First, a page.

Margin calls hamper gas price discovery in Europe

© Reuters. FILE PHOTO: The wind power plants of German utility RWE, one of Europe’s largest electricity companies, are pictured in front of RWE’s brown coal power plants in Neurath, northwest of Cologne, in Germany, March 18, 2022. REUTERS / Wolfgang Rattay

AMSTERDAM (Reuters) – The high cost of margin calls has driven participants out of the European gas market, reducing liquidity and making it more difficult to determine a price, the utility’s business unit manager said on Wednesday. German RWE at an industry conference in Amsterdam.

“There is not enough liquidity in the market to absorb the right price signals, especially not in the next few years to come,” said Andree Stracke, head of RWE’s trading subsidiary, RWE Supply & Trading, during of the Flame Conference.

Gas prices hit all-time highs last winter because people holding long positions on the exchanges could no longer afford the margin calls. Exchanges closed positions, reducing volumes and liquidity, he added.

Commodity exchanges and wholesale markets routinely require deposits from participants to cover potential liabilities from open futures or futures positions. Down payments required increase, prompting refills called margin calls, when prices become unusually volatile.

As for gas prices, the current level of around 100 euros per megawatt hour on the Dutch benchmark hub TTF was “extremely high”, Stracke said.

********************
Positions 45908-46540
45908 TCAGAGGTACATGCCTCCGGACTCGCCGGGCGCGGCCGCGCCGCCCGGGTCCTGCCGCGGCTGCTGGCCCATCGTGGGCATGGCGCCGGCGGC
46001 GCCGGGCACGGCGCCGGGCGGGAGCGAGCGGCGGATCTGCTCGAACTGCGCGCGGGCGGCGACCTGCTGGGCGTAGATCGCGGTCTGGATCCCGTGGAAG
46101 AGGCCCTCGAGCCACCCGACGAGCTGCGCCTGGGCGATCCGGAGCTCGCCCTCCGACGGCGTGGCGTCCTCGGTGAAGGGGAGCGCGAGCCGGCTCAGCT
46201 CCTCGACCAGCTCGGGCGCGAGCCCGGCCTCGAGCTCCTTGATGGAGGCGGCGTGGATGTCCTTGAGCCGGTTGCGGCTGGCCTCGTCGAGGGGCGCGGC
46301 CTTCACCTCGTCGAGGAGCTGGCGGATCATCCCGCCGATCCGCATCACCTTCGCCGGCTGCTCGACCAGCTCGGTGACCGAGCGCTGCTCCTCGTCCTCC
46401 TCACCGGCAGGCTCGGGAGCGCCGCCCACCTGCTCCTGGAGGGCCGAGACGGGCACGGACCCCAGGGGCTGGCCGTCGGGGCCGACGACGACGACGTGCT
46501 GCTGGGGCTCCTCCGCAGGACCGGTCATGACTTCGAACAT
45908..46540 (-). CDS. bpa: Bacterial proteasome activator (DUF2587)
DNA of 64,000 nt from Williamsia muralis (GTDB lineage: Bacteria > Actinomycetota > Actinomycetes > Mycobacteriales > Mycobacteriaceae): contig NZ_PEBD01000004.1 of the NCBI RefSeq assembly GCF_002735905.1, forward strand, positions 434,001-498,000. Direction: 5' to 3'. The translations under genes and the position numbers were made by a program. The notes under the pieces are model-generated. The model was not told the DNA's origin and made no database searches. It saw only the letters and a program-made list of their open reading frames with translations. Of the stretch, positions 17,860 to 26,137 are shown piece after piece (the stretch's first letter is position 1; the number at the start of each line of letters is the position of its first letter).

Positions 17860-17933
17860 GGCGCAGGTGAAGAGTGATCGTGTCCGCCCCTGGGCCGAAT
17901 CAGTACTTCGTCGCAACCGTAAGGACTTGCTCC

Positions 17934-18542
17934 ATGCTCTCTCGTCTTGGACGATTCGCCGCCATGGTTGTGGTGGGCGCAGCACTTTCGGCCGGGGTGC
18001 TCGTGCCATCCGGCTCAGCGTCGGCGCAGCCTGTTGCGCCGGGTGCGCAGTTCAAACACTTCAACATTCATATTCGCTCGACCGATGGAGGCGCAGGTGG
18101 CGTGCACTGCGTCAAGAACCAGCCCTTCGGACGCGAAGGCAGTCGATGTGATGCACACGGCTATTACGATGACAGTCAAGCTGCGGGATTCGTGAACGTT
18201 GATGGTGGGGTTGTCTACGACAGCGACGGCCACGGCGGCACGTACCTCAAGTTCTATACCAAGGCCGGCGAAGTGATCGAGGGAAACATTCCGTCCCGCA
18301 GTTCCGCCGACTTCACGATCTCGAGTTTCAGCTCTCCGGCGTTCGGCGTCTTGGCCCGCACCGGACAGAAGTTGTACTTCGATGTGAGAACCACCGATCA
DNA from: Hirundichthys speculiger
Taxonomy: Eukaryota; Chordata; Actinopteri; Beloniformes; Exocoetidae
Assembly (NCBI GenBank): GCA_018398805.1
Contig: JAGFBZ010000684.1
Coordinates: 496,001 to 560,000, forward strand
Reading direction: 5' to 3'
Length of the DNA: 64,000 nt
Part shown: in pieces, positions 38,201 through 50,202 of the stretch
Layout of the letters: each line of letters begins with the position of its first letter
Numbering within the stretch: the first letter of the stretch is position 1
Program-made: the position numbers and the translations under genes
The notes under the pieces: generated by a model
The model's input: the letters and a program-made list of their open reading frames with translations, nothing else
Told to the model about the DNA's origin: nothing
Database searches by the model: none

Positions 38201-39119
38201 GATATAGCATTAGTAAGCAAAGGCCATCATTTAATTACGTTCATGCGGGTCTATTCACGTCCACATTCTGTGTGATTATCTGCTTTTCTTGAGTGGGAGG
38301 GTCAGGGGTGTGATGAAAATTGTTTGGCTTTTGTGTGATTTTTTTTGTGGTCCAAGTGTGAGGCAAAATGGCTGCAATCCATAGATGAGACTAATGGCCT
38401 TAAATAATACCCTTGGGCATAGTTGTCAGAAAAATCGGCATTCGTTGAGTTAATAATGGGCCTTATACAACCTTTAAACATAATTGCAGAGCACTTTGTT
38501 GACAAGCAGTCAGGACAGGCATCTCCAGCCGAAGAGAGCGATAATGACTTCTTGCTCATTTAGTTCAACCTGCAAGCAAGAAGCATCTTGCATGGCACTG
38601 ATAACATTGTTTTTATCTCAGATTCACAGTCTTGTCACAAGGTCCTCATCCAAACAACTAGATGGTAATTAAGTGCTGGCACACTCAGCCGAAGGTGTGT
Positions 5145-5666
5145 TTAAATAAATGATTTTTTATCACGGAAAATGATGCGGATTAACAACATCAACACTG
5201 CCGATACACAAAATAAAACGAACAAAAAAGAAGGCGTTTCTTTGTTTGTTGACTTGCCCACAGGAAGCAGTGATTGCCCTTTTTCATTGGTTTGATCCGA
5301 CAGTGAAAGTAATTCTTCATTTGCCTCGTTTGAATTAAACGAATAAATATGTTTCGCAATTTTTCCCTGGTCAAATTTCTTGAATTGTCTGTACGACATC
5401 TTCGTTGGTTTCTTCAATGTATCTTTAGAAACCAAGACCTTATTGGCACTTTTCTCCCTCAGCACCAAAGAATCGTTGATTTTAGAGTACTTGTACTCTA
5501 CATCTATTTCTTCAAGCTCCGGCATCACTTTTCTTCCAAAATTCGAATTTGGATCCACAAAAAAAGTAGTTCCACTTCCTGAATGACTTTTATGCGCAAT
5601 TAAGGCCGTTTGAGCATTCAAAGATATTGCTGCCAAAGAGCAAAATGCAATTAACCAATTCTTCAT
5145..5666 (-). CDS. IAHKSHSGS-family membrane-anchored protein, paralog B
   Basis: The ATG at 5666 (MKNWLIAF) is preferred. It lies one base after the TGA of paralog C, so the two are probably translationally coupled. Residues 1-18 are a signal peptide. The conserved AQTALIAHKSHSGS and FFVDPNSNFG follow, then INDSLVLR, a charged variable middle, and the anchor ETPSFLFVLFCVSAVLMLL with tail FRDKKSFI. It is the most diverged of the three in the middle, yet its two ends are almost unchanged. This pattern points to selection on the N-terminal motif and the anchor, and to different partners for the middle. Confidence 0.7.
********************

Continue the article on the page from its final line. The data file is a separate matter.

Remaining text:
“I don’t think it’s really sustainable for Europe because industries can’t afford it and people can’t afford it either,” he added.

Current high prices are also a problem for gas storage, Stracke warned.

“If you now need to store gas, and you have a storage volume of 10 terawatt hours, that’s 1 billion euros of working capital that you need to store,” he said.

In the past, this was partly funded by commercial banks, but they were now reluctant to invest more money in the energy sector, and government funding might be needed, he added.

Germany, which has the largest storage capacity in Europe, has signed a law ensuring underground caverns are 80% full by October 1, when the winter season begins.

Filling that storage capacity alone would require 25 billion euros, Stracke said.

The European Commission has also this year proposed legislation requiring gas storage operators to fill sites to at least 80% capacity by November 1.

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